Interaction of Low ESS With Excessive Expansive Remodeling Promotes Development of High-Risk Plaque
Traditionally, arterial remodeling has been assessed by the ratio of lumen and external elastic membrane area at the diseased region over the lumen and external elastic membrane area of an adjacent, presumed healthy, reference site at a single time point.16 However, this approach has several major limitations (eg, occurrence of atherosclerosis and remodeling in the reference site, effect of arterial tapering, and subjectivity in identifying a single presumed “normal” reference site).16 Recently, a serial approach was also introduced in which the lumen and external elastic membrane area in a given arterial region are compared between 2 time points.16 Although this approach is pathobiologically valid, it was not applicable in our experimental model because of the confounding effect of normal arterial growth on arterial remodeling. To overcome the limitations of the aforementioned remodeling approaches, we used a revised approach, which is basically a modification of the standard methodology for remodeling assessment described by Glagov et al.9 Instead of using a single arterial site, we assessed the global remodeling of the entire artery as reference,14 and we compared that reference to the local remodeling behavior of each individual subsegment of interest. Utilization of a global arterial reference minimized any errors that might be associated with incorrect assumptions related to remodeling in a single reference site or arterial growth. We observed that the critical discriminating feature characterizing excessive expansive remodeling versus compensatory or inadequate remodeling is the presence of very low ESS at baseline and the subsequently increased accumulation of inflammatory cells, especially close to the IEL.
Although low ESS in normal arteries elicits an adaptive response of the arterial wall leading to constrictive remodeling and restoration of ESS to physiological baseline levels,17 in atherosclerotic arteries the response to low ESS is very complex. Human and animal studies have shown that atherosclerotic regions with low ESS exhibit expansive remodeling.1,4–6,11,18 Wentzel et al18 showed that as the atherosclerotic plaques grow and encroach into the lumen, the local ESS increases over the whole arterial cross section, including the nondiseased wall, which thereby promotes nitric oxide–dependent compensatory expansive remodeling. However, the factors that determine whether the expansive remodeling response to atherosclerosis becomes either compensatory or excessive, with consequent implications fostering high-risk plaques, have not been studied previously. Our observations indicate that the excessive expansive remodeling occurs in regions with very low ESS due to structural changes of the wall underneath the plaque. The differences between baseline and follow-up ESS in the different remodeling environments demonstrate important directional differences in ESS, although the small sample size limits the statistical power of these differences. Low ESS is the initial stimulus for lipid accumulation and intense plaque inflammation, inducing disintegration of the underlying IEL. Severe IEL disintegration provides the gateway for the inflammatory cells to enter the media, where they promote the enzymatic degradation of the collagen and elastin fibers, ultimately inducing excessive wall and lumen expansion. Simultaneously, disintegration of the IEL facilitates the migration of smooth muscle cells from the media to the intima, where they elaborate extracellular matrix, thereby promoting plaque growth.15,19 Excessive expansive remodeling likely perpetuates or even exacerbates the local low-ESS environment, which further enhances lipid accumulation, inflammation, and intensive matrix degradation in the atherosclerotic vascular wall and the shoulders of the fibrous cap, thereby promoting additional wall expansion and fibrous cap thinning. This self-perpetuating vicious cycle among local low ESS, inflammation, and excessive expansive remodeling may transform an early atherosclerotic lesion to a high-risk plaque, especially in the presence of intense systemic and genetic risk factors.1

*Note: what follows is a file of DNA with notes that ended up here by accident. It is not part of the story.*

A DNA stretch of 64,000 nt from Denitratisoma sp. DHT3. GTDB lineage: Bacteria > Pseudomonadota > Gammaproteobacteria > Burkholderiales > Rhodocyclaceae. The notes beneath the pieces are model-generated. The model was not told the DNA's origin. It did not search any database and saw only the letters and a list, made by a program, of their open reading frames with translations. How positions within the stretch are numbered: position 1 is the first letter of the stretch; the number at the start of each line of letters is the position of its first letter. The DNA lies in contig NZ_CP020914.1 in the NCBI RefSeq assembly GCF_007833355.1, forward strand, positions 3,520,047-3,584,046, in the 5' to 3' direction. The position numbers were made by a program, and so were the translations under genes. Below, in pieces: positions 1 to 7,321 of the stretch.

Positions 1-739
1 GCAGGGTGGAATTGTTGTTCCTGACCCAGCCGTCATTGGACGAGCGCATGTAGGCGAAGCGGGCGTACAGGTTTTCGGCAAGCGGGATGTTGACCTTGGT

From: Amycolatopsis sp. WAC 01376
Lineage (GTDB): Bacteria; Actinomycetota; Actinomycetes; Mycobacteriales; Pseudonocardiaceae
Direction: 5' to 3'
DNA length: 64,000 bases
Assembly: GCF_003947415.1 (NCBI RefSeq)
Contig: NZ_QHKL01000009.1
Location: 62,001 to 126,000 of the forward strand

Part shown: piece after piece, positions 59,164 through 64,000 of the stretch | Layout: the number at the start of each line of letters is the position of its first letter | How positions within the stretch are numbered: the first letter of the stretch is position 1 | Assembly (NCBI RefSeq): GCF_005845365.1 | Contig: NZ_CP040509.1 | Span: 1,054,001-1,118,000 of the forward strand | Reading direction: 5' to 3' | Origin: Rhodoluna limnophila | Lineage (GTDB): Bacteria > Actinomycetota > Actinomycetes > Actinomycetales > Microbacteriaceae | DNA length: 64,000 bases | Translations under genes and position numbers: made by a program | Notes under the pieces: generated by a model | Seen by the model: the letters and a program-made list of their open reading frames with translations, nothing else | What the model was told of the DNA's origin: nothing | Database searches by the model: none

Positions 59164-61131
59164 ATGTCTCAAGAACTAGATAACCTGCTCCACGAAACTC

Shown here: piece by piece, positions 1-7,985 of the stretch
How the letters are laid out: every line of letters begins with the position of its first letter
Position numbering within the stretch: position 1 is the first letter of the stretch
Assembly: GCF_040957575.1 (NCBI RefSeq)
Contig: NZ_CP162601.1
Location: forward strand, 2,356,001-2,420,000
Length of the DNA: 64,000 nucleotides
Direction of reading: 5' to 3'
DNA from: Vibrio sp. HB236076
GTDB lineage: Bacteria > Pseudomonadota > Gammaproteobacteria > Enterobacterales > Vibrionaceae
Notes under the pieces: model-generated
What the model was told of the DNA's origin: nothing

The major limitation in our study pertains to the experimental model we utilized. The diabetic, hyperlipidemic animals were exposed to severe atherogenic conditions, which allowed us to investigate the development of high-risk plaque; however, such conditions rarely exist in humans, thereby preventing the direct extrapolation of these results to humans. Furthermore, our experimental model did not develop late atherosclerotic lesions (ie, ruptured plaques or fibrous plaques) at week 30.12 Although the pigs were exposed to highly atherosclerotic conditions for almost 11 months, this time frame was not enough for the development of such plaques.
A single, representative cross section was taken from the middle of each 3-mm subsegment of interest, and it is possible that the cross section utilized was not adequately representative. Although plaque composition changes longitudinally from the upstream portion to the downstream portion of the plaque, plaque composition remains essentially homogeneous within a 3-mm region around the area of maximal plaque formation.20 Furthermore, we selected 3-mm areas for sectioning that were clearly homogeneous by IVUS.